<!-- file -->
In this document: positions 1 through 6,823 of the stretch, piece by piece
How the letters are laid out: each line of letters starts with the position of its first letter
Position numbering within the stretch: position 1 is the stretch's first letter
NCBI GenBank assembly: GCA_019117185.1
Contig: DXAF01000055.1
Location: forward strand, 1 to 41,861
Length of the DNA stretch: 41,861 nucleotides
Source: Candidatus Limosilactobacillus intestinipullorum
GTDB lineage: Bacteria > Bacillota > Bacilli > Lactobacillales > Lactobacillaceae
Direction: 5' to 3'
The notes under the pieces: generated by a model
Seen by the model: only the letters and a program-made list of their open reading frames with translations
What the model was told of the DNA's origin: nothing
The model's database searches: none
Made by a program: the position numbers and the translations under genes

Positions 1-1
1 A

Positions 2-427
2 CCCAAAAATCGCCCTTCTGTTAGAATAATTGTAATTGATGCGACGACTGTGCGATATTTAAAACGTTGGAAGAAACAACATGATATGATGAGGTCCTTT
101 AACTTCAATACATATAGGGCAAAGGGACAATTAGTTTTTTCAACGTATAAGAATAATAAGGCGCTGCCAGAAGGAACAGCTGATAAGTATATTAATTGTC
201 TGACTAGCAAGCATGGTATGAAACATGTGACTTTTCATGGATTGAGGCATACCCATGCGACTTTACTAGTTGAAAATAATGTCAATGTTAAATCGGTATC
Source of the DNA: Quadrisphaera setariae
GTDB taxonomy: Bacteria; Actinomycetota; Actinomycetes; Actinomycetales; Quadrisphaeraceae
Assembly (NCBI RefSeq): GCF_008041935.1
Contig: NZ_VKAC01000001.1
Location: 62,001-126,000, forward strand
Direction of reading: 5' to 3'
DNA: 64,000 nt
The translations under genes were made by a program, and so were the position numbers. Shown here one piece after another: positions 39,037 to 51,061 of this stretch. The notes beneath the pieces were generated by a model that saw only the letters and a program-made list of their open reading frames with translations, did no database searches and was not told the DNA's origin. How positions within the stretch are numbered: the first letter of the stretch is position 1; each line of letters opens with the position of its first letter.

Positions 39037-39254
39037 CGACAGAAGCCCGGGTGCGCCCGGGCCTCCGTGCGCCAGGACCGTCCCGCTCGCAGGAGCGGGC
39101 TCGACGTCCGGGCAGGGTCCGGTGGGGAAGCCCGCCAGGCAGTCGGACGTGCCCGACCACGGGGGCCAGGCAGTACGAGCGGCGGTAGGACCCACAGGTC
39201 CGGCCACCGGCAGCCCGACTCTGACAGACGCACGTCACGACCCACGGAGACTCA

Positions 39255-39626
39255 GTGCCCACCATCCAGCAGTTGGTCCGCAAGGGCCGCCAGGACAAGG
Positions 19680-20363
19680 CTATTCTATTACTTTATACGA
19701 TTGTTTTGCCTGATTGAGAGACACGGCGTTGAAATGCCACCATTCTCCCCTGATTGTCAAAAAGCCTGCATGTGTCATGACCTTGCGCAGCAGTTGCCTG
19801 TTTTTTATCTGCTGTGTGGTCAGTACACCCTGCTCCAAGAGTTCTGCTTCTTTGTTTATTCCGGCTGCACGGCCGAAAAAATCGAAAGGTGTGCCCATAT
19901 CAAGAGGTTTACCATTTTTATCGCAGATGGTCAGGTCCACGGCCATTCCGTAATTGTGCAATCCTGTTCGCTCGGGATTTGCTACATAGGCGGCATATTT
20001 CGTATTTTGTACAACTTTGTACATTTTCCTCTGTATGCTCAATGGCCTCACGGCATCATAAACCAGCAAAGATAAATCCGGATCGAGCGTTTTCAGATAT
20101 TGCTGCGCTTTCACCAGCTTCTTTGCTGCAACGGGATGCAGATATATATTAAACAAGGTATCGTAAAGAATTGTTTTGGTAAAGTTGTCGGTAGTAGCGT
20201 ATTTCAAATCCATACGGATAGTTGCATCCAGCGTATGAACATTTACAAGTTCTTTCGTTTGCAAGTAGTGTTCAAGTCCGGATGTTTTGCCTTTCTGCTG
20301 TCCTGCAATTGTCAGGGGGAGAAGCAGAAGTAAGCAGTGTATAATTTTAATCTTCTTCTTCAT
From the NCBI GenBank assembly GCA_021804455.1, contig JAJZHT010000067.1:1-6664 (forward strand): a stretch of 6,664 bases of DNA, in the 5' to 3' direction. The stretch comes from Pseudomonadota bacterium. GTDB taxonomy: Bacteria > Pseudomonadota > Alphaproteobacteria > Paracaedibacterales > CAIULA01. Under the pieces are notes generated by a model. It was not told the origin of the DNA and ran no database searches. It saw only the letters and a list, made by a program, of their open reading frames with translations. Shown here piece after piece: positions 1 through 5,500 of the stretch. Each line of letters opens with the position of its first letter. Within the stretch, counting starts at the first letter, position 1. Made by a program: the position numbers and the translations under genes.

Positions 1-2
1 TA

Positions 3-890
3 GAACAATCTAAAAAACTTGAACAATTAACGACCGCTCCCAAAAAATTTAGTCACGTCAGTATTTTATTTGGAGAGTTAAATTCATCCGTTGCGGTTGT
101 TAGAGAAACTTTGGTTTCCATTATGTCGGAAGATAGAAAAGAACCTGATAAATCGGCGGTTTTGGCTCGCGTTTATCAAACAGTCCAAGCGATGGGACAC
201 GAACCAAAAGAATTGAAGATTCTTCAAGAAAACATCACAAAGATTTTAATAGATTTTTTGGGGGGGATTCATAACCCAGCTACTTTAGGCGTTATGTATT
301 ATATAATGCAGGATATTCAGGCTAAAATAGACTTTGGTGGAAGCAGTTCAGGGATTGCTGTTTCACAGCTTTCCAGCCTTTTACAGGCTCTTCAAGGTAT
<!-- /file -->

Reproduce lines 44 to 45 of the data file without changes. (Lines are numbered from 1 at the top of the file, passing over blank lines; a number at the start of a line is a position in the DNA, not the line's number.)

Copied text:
20301 TCCTGCAATTGTCAGGGGGAGAAGCAGAAGTAAGCAGTGTATAATTTTAATCTTCTTCTTCAT
From the NCBI GenBank assembly GCA_021804455.1, contig JAJZHT010000067.1:1-6664 (forward strand): a stretch of 6,664 bases of DNA, in the 5' to 3' direction. The stretch comes from Pseudomonadota bacterium. GTDB taxonomy: Bacteria > Pseudomonadota > Alphaproteobacteria > Paracaedibacterales > CAIULA01. Under the pieces are notes generated by a model. It was not told the origin of the DNA and ran no database searches. It saw only the letters and a list, made by a program, of their open reading frames with translations. Shown here piece after piece: positions 1 through 5,500 of the stretch. Each line of letters opens with the position of its first letter. Within the stretch, counting starts at the first letter, position 1. Made by a program: the position numbers and the translations under genes.